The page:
How do you lead a good life? That seemingly simple question has preoccupied and perplexed mankind for centuries.

For author and historian Jill Lepore, one key to fulfillment involves poring over old manuscripts and dusty correspondence and emerging with a compelling, enlightening story to share.

“As a reader, I find no explanation more satisfying than a historical explanation, especially if it’s completely cluttered, overwhelmingly cluttered, with evidence,” said Lepore, Harvard’s David Woods Kemper ’41 Professor of American History and a staff writer for The New Yorker, via email. “I love trying to find that kind of explanation in the archives, and then writing an essay, or giving a lecture, that offers that explanation in the form of a story.”

She wrote, speaking more broadly, that her life goals include “to do good, quietly, and to hold beauty dear.”

Lepore was one of three Harvard scholars who offered their insights into what personal fulfillment means, in advance of their participation in a discussion Tuesday in London called “The Examined Life.”

Harvard President Drew Faust welcomed alumni to Guildhall, the historic town hall in England’s capital, to share her vision for Harvard’s future and to introduce the day’s discussion. The Harvard Alumni Association and the Harvard Club of the United Kingdom sponsored the event, the first in a series titled “Your Harvard” that will take place throughout The Harvard Campaign.

In the discussions, Harvard faculty members will probe challenges facing society and innovative solutions to them. Other “Your Harvard” events will take place in Los Angeles on March 8 and in New York City on May 14.

It’s a common refrain that money can’t buy you happiness. But according to Harvard Business School’s Michael Norton, if you spend it correctly, it actually can.

For the past several years, Norton, associate professor of business administration and Marvin Bower Fellow at Harvard Business School, has explored how the ways that people spend their money can correlate to their level of happiness. His work is chronicled in last year’s book “Happy Money: The Science of Smarter Spending,” co-authored with Elizabeth Dunn, associate professor in the psychology department at the University of British Columbia.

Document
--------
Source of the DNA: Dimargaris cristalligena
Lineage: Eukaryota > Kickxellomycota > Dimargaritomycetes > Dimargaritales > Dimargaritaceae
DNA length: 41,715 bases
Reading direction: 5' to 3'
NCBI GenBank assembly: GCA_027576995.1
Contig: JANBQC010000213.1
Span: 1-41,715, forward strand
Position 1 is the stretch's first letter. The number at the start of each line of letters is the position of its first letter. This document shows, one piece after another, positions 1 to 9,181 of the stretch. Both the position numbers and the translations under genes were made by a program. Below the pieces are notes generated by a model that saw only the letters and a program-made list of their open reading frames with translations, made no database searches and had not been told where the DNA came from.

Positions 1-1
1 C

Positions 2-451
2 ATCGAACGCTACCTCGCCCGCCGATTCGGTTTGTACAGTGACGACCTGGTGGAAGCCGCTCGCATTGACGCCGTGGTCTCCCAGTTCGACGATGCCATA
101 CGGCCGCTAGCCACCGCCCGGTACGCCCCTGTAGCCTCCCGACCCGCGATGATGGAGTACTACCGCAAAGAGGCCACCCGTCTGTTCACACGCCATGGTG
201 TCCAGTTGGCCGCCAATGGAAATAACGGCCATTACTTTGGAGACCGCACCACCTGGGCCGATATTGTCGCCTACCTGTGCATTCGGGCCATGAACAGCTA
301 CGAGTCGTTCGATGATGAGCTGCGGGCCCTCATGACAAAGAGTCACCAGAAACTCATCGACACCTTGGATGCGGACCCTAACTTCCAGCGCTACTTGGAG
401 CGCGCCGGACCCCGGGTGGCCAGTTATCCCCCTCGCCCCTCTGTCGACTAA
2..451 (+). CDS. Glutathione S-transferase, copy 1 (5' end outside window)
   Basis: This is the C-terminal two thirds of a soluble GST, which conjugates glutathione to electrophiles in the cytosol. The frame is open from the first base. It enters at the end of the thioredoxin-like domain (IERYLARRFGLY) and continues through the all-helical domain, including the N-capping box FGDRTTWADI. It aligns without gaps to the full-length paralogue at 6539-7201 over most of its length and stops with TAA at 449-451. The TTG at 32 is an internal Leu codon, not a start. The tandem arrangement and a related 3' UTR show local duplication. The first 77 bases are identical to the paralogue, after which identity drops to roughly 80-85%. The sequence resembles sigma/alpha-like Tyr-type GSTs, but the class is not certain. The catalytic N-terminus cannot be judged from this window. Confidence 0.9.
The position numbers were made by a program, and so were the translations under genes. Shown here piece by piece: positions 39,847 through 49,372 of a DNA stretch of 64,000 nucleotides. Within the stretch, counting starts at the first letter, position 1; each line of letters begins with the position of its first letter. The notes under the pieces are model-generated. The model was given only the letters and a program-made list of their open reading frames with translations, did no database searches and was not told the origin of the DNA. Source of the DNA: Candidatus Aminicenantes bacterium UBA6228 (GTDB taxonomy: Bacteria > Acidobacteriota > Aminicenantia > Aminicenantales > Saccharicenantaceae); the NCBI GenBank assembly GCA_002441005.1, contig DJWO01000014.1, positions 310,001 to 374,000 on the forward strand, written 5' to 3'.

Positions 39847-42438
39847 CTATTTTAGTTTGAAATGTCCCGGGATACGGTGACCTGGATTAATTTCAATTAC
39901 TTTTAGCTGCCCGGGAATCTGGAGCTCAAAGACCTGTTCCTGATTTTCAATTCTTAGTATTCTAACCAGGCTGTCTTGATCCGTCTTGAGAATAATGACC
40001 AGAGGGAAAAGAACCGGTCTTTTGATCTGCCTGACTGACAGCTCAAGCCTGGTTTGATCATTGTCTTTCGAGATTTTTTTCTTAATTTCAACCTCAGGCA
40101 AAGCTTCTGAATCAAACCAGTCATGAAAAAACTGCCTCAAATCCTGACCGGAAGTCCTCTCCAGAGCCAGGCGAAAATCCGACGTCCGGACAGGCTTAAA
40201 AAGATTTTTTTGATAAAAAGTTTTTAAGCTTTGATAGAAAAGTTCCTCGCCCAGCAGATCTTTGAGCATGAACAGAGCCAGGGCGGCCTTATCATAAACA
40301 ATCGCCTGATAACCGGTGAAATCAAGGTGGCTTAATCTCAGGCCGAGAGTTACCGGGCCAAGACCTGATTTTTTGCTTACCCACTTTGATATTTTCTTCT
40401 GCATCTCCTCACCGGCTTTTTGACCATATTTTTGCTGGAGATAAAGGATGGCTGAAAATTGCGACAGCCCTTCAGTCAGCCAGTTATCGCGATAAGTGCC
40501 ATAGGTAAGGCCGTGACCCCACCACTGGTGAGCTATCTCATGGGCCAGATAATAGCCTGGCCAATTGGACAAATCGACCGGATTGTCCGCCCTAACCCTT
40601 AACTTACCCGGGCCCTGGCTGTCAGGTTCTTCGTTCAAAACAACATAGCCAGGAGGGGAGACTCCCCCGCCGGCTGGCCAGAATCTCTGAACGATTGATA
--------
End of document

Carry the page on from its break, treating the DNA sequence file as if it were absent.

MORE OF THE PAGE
Simply put, the pair found there were emotional dividends in paying it forward. After studying people’s spending habits across a range of countries and income levels, Norton and Dunn concluded that when a person spends money on someone else — whether by a donation to a good cause, or just taking a friend to lunch — that person is generally happier.

“When you buy things for yourself, it’s not bad for your happiness; it just isn’t good. It doesn’t do much for you. Or even if it does, it wears off really quickly,” said Norton. “But when we give to other people … it turns out it does make us happier.”

To keep that happy feeling, people should think about giving regularly, said Norton, instead of giving in a “responsive way,” such as when a colleague asks to be sponsored in a race.

“We really encourage people to think instead regularly [about] how much of your money you are spending on ridiculous things for yourself, and how much of your money are you spending to help other people.”

Since starting his research, Norton has taken his own advice. He signed up with a charity that sends him monthly email reminders that it’s time to give to a public school project of his choice. To get that happy feeling, he said, all he has to do is turn his head. Posted on the wall of his office is a handwritten note from a young student thanking him for a recent donation that helped the class purchase science equipment.

“You really know that your money is having an impact … it’s incredible.”

Lepore’s 2012 book “The Mansion of Happiness: A History of Life and Death,” uses a historical lens to explore big, existential questions like, how does life begin? What does it mean? What happens when you’re dead? But it was actually while writing her most recent work, a portrait of Benjamin Franklin’s sister called “Book of Ages: The Life and Opinions of Jane Franklin,” that she learned “the most about the shape of life from writing history.”

“What I learned, I didn’t see until I was nearly done writing. And it’s that I wrote for my mother,” said Lepore, who penned an essay for The New Yorker titled “The Prodigal Daughter” about her mother, who died last year.

The essay is “about how the best in us is, in the end, a monument to the people we love.”

For people worried that the world’s religions seem increasingly associated with violence, corruption, and intolerance, Harvard Divinity School Dean David Hempton offered words of hope. In an email, the third speaker at the London session acknowledged that while religion, for a variety of complex reasons, can be a source of “inflaming division,” it can also be a source of solace, hope, and goodness.

“All of the world’s great religious traditions have resources within them for promoting peace, goodness, and human flourishing,” said Hempton, “for example, the almost generic emphasis on the Golden Rule for loving neighbors as ourselves.”

For Hempton, the good life involves concern for the well-being and flourishing of others, empathy, social justice, and “a disciplined (and informed) commitment to try to make the world a better place.”

“In the words of Arnold Toynbee, ‘Love is what gives life its meaning and purpose,’” wrote Hempton. “How that works out in the promotion of human flourishing is, of course, complicated and can give rise to honest disagreement over ways and means. But posing the questions and seeking answers are vital.”

A splash with the spleen